House Committee on Oversight and Accountability Chairman James Comer, R-Ky., applauded Pence in statementTuesday while remaining critical of Biden's handling of his situation. Similar to what happened with the Pence discovery, Biden's lawyers said the National Archives was contacted after classified documents were found.

Pence, meanwhile, also reached out to Comer. "Former Vice President Pence's transparency stands in stark contrast to Biden White House staff who continue to withhold information from Congress and the American people," Comer said.

Two weeks ago, Comer accused the National Archives of operating under a political bias because of the agency's "inconsistent treatment of recovering classified records held by former President Trump and President Biden," he said in a Jan. 10 letter to NARA Acting Archivist Debra Steidel Wall. The letter — sent after classified materials were found at the Penn Biden Center in Washington, D.C., earlier this month — also requested the agency turn over all documents and communications between the Archives and the White House as well with the Justice Department and Biden's attorneys related to the documents' discovery.

Trump defended his former second in command over Truth Social Tuesday.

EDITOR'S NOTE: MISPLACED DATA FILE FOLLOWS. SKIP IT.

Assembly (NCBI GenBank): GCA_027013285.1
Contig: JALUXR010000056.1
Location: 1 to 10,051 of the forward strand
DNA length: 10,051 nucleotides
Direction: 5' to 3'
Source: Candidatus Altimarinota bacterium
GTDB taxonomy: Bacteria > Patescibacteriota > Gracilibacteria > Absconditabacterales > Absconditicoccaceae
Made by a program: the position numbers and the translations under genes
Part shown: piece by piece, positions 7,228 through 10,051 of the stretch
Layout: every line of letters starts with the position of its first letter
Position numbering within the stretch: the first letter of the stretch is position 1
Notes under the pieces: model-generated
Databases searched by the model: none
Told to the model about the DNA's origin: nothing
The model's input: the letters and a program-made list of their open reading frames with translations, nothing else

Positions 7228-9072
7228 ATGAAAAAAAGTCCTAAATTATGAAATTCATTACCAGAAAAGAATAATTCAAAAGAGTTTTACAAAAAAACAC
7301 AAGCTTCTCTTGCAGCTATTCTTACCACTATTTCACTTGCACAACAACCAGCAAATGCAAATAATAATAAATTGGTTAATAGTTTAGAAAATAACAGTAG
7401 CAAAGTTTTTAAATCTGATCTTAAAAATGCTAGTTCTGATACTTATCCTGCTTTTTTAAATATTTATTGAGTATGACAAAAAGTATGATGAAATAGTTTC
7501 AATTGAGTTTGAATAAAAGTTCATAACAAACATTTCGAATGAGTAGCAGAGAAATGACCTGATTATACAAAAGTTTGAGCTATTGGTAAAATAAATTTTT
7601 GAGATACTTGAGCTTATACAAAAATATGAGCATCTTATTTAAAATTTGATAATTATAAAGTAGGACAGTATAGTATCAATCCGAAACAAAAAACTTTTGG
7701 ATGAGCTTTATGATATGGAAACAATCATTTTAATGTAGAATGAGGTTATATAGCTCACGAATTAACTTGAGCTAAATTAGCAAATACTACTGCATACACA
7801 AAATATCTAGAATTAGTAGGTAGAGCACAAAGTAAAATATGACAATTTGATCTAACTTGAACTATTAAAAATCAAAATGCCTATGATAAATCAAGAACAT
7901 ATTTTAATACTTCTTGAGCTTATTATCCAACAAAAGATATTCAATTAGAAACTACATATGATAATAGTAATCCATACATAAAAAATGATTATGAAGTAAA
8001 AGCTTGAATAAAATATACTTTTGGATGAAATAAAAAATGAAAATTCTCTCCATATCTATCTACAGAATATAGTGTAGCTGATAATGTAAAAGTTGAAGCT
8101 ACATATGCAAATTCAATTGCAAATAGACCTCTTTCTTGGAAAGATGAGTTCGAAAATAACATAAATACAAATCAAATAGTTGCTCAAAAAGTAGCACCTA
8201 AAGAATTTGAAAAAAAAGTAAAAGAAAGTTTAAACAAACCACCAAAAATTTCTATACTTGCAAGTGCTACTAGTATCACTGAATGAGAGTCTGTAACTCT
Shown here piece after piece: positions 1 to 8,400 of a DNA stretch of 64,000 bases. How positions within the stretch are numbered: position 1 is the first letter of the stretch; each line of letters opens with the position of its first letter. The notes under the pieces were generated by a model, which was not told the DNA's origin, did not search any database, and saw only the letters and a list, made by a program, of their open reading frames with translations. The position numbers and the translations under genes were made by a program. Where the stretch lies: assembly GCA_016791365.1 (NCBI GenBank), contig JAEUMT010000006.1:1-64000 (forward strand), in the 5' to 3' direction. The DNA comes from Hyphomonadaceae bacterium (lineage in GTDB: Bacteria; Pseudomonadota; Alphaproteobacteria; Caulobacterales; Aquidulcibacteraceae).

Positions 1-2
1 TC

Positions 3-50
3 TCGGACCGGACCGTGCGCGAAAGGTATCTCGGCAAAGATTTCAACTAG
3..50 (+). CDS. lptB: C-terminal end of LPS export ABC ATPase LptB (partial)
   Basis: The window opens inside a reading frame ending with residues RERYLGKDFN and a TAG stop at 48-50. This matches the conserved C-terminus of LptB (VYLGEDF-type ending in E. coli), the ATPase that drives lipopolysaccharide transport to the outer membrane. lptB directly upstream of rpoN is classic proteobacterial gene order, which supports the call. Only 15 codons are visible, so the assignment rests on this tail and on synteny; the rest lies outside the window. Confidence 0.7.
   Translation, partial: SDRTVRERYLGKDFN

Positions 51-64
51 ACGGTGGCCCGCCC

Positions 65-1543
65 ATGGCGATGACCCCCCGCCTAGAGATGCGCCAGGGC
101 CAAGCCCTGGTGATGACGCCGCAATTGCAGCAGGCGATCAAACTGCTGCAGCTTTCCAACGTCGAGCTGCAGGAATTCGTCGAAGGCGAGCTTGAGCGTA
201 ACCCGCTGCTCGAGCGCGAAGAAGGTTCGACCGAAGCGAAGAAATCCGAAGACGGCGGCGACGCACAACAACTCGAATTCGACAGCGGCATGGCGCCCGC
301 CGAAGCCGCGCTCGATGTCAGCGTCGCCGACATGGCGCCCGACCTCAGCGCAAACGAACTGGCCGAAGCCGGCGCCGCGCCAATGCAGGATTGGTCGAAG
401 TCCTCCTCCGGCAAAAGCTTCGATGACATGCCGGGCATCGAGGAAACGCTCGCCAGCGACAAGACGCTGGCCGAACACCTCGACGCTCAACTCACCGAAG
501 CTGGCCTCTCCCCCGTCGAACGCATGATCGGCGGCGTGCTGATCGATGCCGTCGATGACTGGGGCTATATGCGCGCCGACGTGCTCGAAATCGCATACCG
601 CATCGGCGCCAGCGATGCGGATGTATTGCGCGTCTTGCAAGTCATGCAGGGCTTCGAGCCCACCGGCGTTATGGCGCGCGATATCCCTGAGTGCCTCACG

"Mike Pence is an innocent man," Trump wrote. "He never did anything knowingly dishonest in his life. Leave him alone!!!"

A call for a third special counsel

In addition to the two special counsels Garland has already assigned to investigate Trump's and Biden's handling of classified documents, at least one politician is calling for one more.

Republican Rep. Don Bacon told NBC's Meet the Press NOWTuesday that he supports the idea of a third special counsel assignment and called the series of classified document incidents an "epidemic of senior leaders" on both sides of the aisle.

"It shows carelessness, negligence, and I think Americans should be mad," he said. "That's why it has to be researched and investigated."

Other lawmakers are focusing on what they see as a problem with the system of handling sensitive information. Republican Sen. Kevin Cramer from North Dakota wondered: "Can we all agree it shouldn't happen? And can we come up with a system that guarantees it won't happen again going forward?"

In an interview on SiriusXM POTUS Politics' The Briefing with Steve Scully, he said that he knew "that this should be just built in discipline, but we've gotta institutionalize that discipline so that there's some sort of a process where somebody other than the interns are packing your boxes before you leave."

Republican Sen. Lindsey Graham of South Carolina echoed similar sentiments over Twitter. He went as far as to clear all three leaders of intentional wrongdoing.

"I don't believe there were 'sinister motives' with regards to the handling of classified information by President Biden, President Trump, or Vice President Pence," Graham wrote. "We have a classified information problem which needs to be fixed."

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Dustin Jones
Dustin Jones is a reporter for NPR's digital news desk. He mainly covers breaking news, but enjoys working on long-form narrative pieces.